Imagine an idyllic yacht club where thousands of cartoon apes mingle, discussing the latest science fiction they’ve read, or sharing tips on (crypto) art collecting. This is the newest world magicked into being by some combination of wishful thinking, Adam Smith’s invisible hand, and cryptographic tokens. Welcome to the Bored Ape Yacht Club.

Bored Ape Yacht Club is the latest NFT project that’s starting to gain traction in crypto circles. Since its launch six weeks ago, it has seen $60 million in trading volume and is ranked tenth among collectibles projects by data site DappRadar. Over 5,000 people are trading Apes. 

The way it works is not unlike existing hit NFT projects. There’s a limited supply of tokens, in this case, 10,000 unique Bored Ape NFTs. It does bake in a few features that have percolated in other corners of the crypto verses. For instance, owners of Bored Ape NFTs get access to special features, like a digital graffiti wall called The Bathroom. This notion of “token gated access” has featured prominently in so-called social or personal tokens projects, where members hold a certain balance of tokens to gain access to a special Discord server or Telegram chat group. 

The Apes also come with some potentially fundamental changes. For instance, Ape owners also get to do what they like with the intellectual property associated with the token - meaning they can create T-shirts or other merchandise with the art linked to the token they own, and no one is going to sue them for it. 

The success of Apes and other token projects like it raises the question: Is it possible for genuine communities to form around speculative financial assets? NFTs after all are tokens that are bought and sold on the open market. Why would people feel attached to these artefacts of the market and make them part of their identity?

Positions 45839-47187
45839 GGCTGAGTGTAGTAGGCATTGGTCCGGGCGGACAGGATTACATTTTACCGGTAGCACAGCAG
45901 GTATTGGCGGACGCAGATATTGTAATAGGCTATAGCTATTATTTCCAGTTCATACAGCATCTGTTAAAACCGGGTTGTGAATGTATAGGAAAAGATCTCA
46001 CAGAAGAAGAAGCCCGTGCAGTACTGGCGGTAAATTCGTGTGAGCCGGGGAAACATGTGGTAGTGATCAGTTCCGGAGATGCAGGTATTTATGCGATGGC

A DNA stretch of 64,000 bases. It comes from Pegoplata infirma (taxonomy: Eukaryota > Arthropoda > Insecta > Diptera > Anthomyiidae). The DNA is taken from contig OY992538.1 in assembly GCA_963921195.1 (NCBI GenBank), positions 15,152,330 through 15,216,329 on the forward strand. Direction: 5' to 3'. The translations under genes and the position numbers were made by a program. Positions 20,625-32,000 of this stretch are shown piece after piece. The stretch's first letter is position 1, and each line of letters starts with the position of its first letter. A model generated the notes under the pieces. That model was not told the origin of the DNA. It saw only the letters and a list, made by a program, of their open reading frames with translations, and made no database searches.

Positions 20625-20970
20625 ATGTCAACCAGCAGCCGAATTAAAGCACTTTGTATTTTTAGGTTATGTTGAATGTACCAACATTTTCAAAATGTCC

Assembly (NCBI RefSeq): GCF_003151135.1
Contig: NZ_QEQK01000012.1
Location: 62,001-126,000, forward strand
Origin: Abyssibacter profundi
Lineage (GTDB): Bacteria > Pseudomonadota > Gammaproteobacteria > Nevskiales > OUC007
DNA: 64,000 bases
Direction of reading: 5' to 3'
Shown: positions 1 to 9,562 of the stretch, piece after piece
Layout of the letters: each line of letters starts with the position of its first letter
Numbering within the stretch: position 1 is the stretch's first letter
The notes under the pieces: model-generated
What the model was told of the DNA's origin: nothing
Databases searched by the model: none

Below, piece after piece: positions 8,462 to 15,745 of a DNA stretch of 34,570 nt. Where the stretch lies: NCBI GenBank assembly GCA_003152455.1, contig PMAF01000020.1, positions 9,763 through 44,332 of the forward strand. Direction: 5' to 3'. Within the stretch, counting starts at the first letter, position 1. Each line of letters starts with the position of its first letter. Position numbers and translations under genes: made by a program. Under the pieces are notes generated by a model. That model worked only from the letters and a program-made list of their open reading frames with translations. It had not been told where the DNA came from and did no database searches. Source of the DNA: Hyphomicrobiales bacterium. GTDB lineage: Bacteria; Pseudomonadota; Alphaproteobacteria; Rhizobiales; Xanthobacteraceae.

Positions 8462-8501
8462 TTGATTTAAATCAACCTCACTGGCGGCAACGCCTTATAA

I spoke to a well known Bored Ape community member to hear his story. Josh Ong is a former tech journalist turned communications strategist and operator. He’s also been in crypto since the last bull market and weathered crypto winter. He collects sports cards (like, actual pieces of paper) and sneakers, as well as crypto collectibles, from CryptoKitties onward. Basically, he’s seen a lot of NFT projects come and go. So what makes Bored Apes special?

Ong talks about Apes the way someone might speak about their local football club, or best mates from uni. “I was there from day one. There was a magic in the community where everyone was just connecting,” he says. “As Apes, we started changing our profile pics. We started following each other [on social media], like ‘Ape follow Ape.’”

According to Ong, the route by which an NFT project gains traction is as follows: Astyle of art is chosen by the project’s originators to convey a particular vibe and thus attract a specific crowd. In the case of Apes, it’s a 90s look that’s a little bit more high-fidelity than the retro and super successful pixelated CryptoPunks. Think classic Sierra Online adventure games.

Aliens [an NFT project] came out with a style that attracted a certain type of person and they became this really fast connecting community,” Ong says. “There’s room for thousands of these clubs. There’s dogs and cats and llamas.”

Once the art has seeded a group of fans-slash-investors, the next task is to build up the structures of community. In the past, this was left to chance: CryptoPunks fans could create their own chat rooms to talk about the project with one another. Or developed their own ways of signalling their membership, like changing their social media profile to that of a CryptoPunk they owned (which Jay-Z recently did). But as NFT projects evolve, they start building these features from the beginning, like the Apes token-gated chat.

Once that’s in place, a project needs stuff for people to do. This was the promise of “composability” on blockchains like Ethereum. The idea is that since all the software is open source and the smart contracts live on a blockchain for anyone to interact with, in theory people could create new projects that worked with these smart contracts, creating a world of “composable” software. This for example, is how DeFi took off, creating a bewildering economy of smart contracts lending to other smart contracts which act as collateral for yet more smart contracts.